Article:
Once eddy centers are detected, the boundaries of each eddy are computed. In existing algorithms, these are derived using different methods, which depend on the eddy definition on which a specific algorithm is based (e.g., contours of relative vorticity or the Okubo–Weiss parameter, instantaneous streamlines). Results can significantly vary depending on the method; however, because a universal definition of eddy boundaries does not exist, each method is equally acceptable, as long as its criteria are very precisely specified and the results are tested. In our algorithm, we propose an alternative eddy-edge detection procedure, in which eddy boundaries are defined from contour lines of the streamfunction field. We decided to use these contours because, to a first order, they are tangential to the velocity vectors (see Fig. 6a) because eddy velocity fields are characterized by weak divergence. A description of the method used to compute the streamfunction can be found in the appendix. Eddy boundaries are defined as the outermost closed streamline around the center, across which velocity magnitudes are still increasing in the radial direction (thicker contour in Fig. 6a). The eddy interior is therefore the region where velocity magnitude increases radially from the center. The variation of velocity across the closed contour is checked only at the four extremes of the line (i.e., the northernmost, easternmost, southernmost, and westernmost points). This represents a good compromise between algorithm efficiency and accuracy: checking the velocity variation for each point of the closed contour would drastically increase the computational requirements of the method; the four extremes are the points that are more distant from the eddy center along each of the main directions, regardless of the ellipticity and orientation of the eddy, and thus, for a given contour, they are the points where a decrease in velocity magnitude is most likely to occur.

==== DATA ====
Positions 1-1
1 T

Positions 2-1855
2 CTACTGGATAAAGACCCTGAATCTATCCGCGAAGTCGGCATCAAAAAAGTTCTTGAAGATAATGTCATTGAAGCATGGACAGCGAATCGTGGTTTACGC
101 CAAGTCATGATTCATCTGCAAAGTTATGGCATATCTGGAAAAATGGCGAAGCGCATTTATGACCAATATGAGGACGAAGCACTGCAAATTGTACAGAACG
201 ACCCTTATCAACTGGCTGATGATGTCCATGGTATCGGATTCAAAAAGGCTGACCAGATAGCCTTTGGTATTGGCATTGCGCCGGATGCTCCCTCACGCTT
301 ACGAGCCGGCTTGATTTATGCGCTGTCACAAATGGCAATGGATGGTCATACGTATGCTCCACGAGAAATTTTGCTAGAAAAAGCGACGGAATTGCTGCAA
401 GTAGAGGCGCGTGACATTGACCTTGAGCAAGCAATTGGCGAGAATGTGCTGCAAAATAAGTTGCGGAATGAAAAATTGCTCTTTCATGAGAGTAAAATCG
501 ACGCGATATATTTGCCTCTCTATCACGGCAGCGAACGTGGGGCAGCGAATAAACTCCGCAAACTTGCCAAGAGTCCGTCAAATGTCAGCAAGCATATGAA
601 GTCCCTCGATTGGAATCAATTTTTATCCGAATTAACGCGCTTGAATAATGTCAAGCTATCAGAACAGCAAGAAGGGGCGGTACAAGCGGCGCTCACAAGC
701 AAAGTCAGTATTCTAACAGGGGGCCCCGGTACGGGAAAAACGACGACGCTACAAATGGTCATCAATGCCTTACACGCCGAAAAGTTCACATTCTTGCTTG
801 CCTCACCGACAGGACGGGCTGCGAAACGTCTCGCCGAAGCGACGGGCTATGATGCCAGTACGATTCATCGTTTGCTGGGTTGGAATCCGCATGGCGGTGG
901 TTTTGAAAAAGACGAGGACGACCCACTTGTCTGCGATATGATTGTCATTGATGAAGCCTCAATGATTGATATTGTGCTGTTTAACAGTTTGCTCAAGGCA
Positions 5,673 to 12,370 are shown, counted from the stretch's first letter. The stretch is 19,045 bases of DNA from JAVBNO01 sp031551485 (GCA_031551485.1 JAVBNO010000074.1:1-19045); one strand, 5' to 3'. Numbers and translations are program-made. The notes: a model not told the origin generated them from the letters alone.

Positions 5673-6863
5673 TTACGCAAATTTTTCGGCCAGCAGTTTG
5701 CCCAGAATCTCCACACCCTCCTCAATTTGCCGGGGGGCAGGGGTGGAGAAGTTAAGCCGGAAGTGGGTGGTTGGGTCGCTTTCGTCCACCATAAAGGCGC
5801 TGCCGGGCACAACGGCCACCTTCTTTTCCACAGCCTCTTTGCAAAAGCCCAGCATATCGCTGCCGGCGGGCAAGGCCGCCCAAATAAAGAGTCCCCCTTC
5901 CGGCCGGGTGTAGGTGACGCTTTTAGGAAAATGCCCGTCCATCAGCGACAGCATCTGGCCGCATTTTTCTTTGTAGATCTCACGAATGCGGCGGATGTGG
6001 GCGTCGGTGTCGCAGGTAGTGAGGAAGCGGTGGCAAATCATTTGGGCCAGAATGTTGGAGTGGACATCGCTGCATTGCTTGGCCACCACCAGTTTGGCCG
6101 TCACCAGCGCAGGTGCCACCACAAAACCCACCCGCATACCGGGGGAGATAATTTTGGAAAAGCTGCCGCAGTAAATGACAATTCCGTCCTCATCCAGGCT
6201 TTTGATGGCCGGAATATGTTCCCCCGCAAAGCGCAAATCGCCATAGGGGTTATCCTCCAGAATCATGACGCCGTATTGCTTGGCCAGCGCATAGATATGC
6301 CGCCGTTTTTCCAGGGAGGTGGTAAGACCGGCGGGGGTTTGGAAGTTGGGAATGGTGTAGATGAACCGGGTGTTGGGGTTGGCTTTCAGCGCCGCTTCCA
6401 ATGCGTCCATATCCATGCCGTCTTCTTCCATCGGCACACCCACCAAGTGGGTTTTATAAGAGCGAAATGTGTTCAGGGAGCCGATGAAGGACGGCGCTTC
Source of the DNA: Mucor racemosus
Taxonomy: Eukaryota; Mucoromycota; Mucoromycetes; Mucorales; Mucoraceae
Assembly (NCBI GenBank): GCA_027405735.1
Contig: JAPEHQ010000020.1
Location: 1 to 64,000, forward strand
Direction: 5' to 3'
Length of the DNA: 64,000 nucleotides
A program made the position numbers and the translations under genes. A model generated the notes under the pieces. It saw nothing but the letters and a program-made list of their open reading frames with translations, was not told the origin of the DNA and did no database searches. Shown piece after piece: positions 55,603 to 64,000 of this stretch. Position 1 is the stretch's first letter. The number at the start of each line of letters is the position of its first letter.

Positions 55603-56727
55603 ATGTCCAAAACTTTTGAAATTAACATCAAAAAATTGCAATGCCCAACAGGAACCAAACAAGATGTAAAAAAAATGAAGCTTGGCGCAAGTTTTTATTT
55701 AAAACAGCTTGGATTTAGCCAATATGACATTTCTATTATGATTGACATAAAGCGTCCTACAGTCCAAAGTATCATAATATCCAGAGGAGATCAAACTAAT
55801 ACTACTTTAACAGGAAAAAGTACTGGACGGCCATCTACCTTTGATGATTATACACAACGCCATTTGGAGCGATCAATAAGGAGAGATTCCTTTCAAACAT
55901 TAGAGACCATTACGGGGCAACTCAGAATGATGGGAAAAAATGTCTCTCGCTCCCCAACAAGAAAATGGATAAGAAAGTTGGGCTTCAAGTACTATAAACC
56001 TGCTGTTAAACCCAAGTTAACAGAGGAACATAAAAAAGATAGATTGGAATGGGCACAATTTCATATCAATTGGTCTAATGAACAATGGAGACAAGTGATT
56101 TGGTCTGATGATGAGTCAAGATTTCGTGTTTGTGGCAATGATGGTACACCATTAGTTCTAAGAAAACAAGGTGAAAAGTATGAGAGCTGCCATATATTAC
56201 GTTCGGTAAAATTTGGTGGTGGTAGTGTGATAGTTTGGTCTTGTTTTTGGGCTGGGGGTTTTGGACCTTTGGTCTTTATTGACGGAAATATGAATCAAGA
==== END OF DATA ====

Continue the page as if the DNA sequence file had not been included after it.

Figure 6 shows a comparison between eddy dimensions derived using our method, instantaneous streamlines, and contours of the Okubo–Weiss parameter *W*. The instantaneous streamlines in Fig. 6b are analogous to the ones used in the winding-angle method by Chaigneau et al. (2008). They are different from contours of the streamfunction: they represent the trajectories of the particles advected maintaining the velocity field constant with time. Clustering the trajectories that rotate around the center would define eddy dimensions. In Fig. 6c *W* was computed using the equation introduced in section 1. Following Chaigneau et al. (2008), eddy dimensions are defined by the closed contour of −0.2*σ _{w}* (thicker line), where

*σ*is the spatial standard deviation of

_{w}*W*. Eddy dimensions derived from our method are slightly smaller than the ones derived from instantaneous streamlines, but they are very similar to the ones obtained from the Okubo–Weiss method; eddy shape is similar in all three cases. This confirms that contours of the streamfunction can be also used to define eddy dimensions.